Advertisement
The Body: The Complete HIV/AIDS Resource
Follow Us Follow Us on Facebook Follow Us on Twitter Download Our App
Professionals >> Visit The Body PROThe Body en Espanol
   
Ask the Experts About

Safe Sex and HIV PreventionSafe Sex and HIV Prevention
          
Rollover images to visit our other forums!
Recent AnswersAsk a Question
  
  • Email Email
  • Glossary Glossary


Needlestick injury
Aug 13, 2012

Hello,

I am a dentist and suffered a needlestick injury on my lower arm by one of my scalers when treating a patient and I would like to ask a few questions if that's alright..

The injury was deep enough to draw blood. I followed procedure, cleaned and soaped, asked patient if any known bloodborne viruses and said all was clear. Also, agreed to bloodtesting if necessary. Due to workload I did not attend Accident and Emergency until next morning. I informed the staff at the hospital that the patient was high risk but could not confirm as information was not offered by patient. The dental practice contacted the patient but could not reach as patient left for vacation but the patient's mother assured us that the patient will return in a few days and is aware and willing to take the test. I know that the chances of contracting something is very low even if the patient is HIV+, HCV+. I am vaccinated against HBV and had blood test prior to starting to work which was two months ago -the results where kept by the company that I am working for but I did not receive a copy so I don't know the exact level of my antibodies, which again I told the staff. If they weren't enough I would not be able to start working but still I should know.. Anyway no testing was done to confirm nor did they ask to see the results. I asked my practice manager erlier in the morning but I am still waiting on them.

The doctor said that it was only a small wound. How can that be, since it bled? And the puncure point was obvious and slightly raised.. should I have a big gash across my arm. Is an injury from a needle any bigger?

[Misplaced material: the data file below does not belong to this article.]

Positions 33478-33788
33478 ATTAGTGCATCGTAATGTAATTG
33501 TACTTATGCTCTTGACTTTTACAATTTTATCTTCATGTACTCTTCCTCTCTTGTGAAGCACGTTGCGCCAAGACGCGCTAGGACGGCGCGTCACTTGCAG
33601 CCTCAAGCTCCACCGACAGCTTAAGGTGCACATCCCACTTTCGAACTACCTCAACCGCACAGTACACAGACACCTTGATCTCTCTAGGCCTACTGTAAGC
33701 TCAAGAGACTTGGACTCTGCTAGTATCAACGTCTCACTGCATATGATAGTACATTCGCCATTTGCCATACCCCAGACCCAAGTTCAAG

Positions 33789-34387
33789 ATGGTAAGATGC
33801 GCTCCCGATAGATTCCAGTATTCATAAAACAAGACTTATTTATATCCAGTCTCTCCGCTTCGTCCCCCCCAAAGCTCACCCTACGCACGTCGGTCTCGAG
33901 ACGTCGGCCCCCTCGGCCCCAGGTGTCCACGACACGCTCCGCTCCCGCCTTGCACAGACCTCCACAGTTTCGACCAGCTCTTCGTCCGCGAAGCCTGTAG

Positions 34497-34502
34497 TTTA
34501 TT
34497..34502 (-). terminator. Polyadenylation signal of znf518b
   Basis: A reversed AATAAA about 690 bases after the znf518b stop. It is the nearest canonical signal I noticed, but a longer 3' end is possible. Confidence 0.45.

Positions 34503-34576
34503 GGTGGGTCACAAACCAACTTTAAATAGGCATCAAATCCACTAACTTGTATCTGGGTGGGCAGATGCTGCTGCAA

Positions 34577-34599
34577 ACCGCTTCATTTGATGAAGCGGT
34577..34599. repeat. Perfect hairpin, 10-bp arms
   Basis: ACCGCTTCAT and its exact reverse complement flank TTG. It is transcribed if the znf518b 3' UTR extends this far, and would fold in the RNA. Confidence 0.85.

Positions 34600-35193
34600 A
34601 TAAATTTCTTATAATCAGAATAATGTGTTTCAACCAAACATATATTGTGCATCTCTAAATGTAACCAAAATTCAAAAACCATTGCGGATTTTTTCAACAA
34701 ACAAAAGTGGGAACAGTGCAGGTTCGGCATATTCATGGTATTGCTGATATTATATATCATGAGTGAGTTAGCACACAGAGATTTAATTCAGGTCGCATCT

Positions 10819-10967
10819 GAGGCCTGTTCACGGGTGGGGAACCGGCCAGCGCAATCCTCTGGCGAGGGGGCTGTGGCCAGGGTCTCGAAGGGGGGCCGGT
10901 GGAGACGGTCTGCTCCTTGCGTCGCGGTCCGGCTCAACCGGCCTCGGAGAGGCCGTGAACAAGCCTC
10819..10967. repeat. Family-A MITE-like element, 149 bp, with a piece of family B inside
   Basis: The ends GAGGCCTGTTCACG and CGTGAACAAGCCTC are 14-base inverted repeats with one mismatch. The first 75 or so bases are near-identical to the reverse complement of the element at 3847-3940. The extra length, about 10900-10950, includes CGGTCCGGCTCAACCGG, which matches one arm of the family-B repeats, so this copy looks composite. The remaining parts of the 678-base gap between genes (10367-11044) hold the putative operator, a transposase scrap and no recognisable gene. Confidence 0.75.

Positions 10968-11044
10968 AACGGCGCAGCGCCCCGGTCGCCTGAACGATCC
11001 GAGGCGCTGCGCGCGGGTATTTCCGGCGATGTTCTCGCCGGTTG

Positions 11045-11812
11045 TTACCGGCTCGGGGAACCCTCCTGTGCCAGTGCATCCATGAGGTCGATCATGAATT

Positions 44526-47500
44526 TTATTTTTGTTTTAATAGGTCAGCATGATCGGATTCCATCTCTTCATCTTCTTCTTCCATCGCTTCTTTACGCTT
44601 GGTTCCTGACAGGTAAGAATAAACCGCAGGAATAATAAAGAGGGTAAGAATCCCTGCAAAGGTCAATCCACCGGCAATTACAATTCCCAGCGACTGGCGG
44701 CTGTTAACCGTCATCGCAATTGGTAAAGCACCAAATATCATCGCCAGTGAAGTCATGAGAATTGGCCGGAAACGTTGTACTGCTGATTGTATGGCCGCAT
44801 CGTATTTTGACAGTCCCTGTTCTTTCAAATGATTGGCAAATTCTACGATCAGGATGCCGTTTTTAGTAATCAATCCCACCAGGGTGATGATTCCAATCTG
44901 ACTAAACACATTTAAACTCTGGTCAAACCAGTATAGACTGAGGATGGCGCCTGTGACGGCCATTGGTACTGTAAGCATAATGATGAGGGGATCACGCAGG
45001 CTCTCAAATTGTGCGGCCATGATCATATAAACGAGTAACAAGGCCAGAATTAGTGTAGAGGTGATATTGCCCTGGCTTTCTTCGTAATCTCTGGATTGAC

Also, I want to ask is if it is the correct protocol to refuse anti-retrovirals to someone exposed on the grounds that the patient's high-risk status is unconfirmed and since patient is British that makes patient healthy until proven otherwise apparently. (I am not British, this does not reassure me in any way)

I was told that they would be taking a blood sample to keep for records and testing if necessary but would be disposed in a few months. What's more nurse AND doctor when I asked how will I know then if I have contracted something, said "If you become seriously ill in the next few months, jauntice and things like that we will do a test and will know." To be honest I almost started laughing. I thought it was a joke..

Now, apart form going to A and E, it is protocol to report the needlestick injury to the Occupational Health Department because they need to do follow up checks to make sure I haven't got infected as this would mean I would be terminated as a dentist. HIV+ dentists are banned from working in the UK so that they do not pose a risk to patients. Dump as it may be this is the law.. I am sure that the nurse and the doctor did not know that (otherwise they would not have answered so foolishly) so I told them that follow up was needed. Occupational Health contacted me while I was in the hospital and went through the same questions and told me the same things that drugs were not necessary but they would be doing follow up checks to make sure I am ok (God forbid I am not fired if I am positive- no, the public needs to be safe..).

Anyway, I am really disappointed as I feel nothing was done to protect me but they will be there to punish me if I actually get something.. I don't understand how the unkown status of the source equals healthy source and not a potentially dangerous.

Oh, forgot to mention, I was given a tetanus shot. Atleast not all my time was wasted.. Also, blood was taken for records.

I would appreciate if you could let me know if this sounds ok to you...

Thank you in advance

Response from Dr. Wohl

I agree that the response you received seems caviler. PEP should have been offered based on what you write. At this point you should get the HIV/HBV/HCV testing performed on the patient.

DW



Previous
hiv tests and affordable care act
Next
Unprotected oral sex when should I get tested/should I?

  
  • Email Email
  • Glossary Glossary

 Get Email Notifications When This Forum Updates or Subscribe With RSS


 
Advertisement



Q&A TERMS OF USE

This forum is designed for educational purposes only, and experts are not rendering medical, mental health, legal or other professional advice or services. If you have or suspect you may have a medical, mental health, legal or other problem that requires advice, consult your own caregiver, attorney or other qualified professional.

Experts appearing on this page are independent and are solely responsible for editing and fact-checking their material. Neither TheBody.com nor any advertiser is the publisher or speaker of posted visitors' questions or the experts' material.

Review our complete terms of use and copyright notice.

Powered by ExpertViewpoint

Advertisement